No peace in Colombia

The long war in Colombia originated in the countryside, from the state oppression of the peasants and the continuing drive of the large landowners (latifundistas) to enlarge their landholdings at their expense, using paramilitary gangs to terrorise the people. The Fuerzas Armadas Revolucionarias de Colombia (Revolutionary Armed Forces of Colombia) began in Marquetalia, in the south of the country, in 1964, consolidating the resistance and developing into a powerful force.

In September 2016, after four years of protracted negotiations in Havana, the Colombian government and FARC signed an agreement to bring the fifty-year armed conflict to an end. This agreement was vociferously opposed by ex-president Álvaro Uribe and his ultra-right party (amusingly called the Democratic Centre), and was narrowly defeated in a referendum. Their candidate, Iván Duque, was elected president in 2018. In November an amended version, with concessions by the FARC, was passed by the Congress and entered into law.

During the war the state and the ruling class made use of paramilitary gangs that assassinated left-wing politicians and social leaders and massacred peasants who were trying to protect their land from big landowners or transnational agribusiness corporations. This violence especially affects the indigenous population. These gangs were, and are, also the main organisers of the production and distribution of cocaine.

Since the peace agreement the paramilitary gangs have actually stepped up their activities. Up to 8 September, 151 ex-combatants of the FARC and 666 social leaders have been assassinated. Especially targeted is the movement for the replacement of illicit crops with normal agriculture.

The murder of Alexander Parra brings the number of ex-combatants murdered to 168. He was the representative of the political party FARC (Alternative Revolutionary Front of the Common) in the process of reintegrating FARC soldiers in civil society. He was killed in the centre for reintegration, which was supposed to be protected by the state as part of the agreement.

The government denies the existence of paramilitaries, referring to “dark forces” or “criminal bands” as the perpetrators of these crimes. Not so the paramilitaries themselves. The “Águilas Negras” (Black Eagles) openly boast about their activities and habitually send out death threats.

Since the government collaborated with the “Rastojos” gang in smuggling Juan Guaidó across the border with Venezuela, it is not too serious about suppressing them. Duque, of course, gives unconditional support to Guaidó, and Colombian paramilitaries have aided Venezuelan landowners by murdering peasant activists there.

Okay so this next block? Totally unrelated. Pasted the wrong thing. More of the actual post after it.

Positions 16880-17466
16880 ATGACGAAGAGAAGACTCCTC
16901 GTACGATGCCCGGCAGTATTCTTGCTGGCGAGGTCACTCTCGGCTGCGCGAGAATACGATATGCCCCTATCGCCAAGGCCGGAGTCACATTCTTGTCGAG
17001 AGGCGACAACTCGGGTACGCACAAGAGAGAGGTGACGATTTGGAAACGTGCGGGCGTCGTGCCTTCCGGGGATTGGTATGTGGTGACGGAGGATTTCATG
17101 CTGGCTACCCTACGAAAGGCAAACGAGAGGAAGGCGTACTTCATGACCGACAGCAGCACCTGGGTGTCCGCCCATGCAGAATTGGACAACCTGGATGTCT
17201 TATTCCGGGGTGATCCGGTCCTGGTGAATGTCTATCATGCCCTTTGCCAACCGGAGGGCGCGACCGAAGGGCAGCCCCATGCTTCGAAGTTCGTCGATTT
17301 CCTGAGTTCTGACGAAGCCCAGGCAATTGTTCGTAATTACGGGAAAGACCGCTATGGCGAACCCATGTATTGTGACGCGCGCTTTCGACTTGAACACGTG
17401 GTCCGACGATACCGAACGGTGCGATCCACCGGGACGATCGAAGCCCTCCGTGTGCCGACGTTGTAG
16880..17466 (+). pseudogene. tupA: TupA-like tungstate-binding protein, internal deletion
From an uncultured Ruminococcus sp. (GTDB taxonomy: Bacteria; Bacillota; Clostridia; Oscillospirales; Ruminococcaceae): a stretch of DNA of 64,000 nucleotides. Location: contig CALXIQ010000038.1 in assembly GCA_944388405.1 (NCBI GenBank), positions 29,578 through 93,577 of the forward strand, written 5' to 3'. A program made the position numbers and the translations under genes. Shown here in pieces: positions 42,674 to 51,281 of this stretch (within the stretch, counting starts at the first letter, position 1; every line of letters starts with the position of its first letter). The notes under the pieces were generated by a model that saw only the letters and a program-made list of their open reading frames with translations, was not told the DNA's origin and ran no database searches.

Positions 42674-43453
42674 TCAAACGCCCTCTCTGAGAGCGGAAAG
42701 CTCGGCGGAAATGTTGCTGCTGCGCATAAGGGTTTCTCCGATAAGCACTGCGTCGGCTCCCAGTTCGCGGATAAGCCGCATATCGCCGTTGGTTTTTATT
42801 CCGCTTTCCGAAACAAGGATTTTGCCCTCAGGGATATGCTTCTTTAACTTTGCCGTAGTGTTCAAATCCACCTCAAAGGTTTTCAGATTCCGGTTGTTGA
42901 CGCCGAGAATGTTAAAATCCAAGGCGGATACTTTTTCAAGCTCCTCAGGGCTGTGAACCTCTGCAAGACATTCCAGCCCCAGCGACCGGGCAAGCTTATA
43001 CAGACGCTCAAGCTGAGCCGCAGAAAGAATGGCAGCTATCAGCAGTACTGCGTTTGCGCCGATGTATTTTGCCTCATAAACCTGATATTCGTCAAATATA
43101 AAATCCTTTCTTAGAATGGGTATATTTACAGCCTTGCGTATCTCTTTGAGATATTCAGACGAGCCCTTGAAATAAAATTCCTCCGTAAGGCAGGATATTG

Such is the frustration at the non-compliance with the peace agreement, especially with the murder campaign, that the leaders of the FARC negotiating team, Iván Márquez and Jesús Santrich, have decided to “go back to the mountains” and resume the armed struggle—a decision that was repudiated by the leaders of the FARC party, Rodrigo Londoño and the late Alexander Parra. The peace movement carries on bravely as before, trying to pressure the government into implementing the agreement.

Two brave representatives of Colombian women’s organisations recently spoke in Dublin. Claudia Mejia of the organisation Sisma-Mujer and Maria Eugenia Diaz Alarcón, representing women human rights defenders, gave an account of the continuing non-compliance and sabotage of the agreement. They explained that the peace agreement paid special attention to women’s rights and safety, for the first time in history in a deal of this nature; yet women activists and women’s organisations have been targets of the paramilitary campaign, subjected to sexual violence and murder.

Local elections have just been held in Colombia. They are already surrounded by controversy, with allegations of vote-buying and other malpractices. The Movement for Electoral Observation reports some hundreds of violations; there were even some arrests for vote-buying operations. More seriously, in the period before the elections seven candidates were killed.

Even so, anti-government candidates won some important positions, including those of the mayor of Bogotá and Medellín. The election is regarded as a big defeat for Duque, Uribe, and the “Democratic Centre.”

The protagonists of the peace process will take heart. They will push harder for its implementation; but it will be a long and difficult struggle.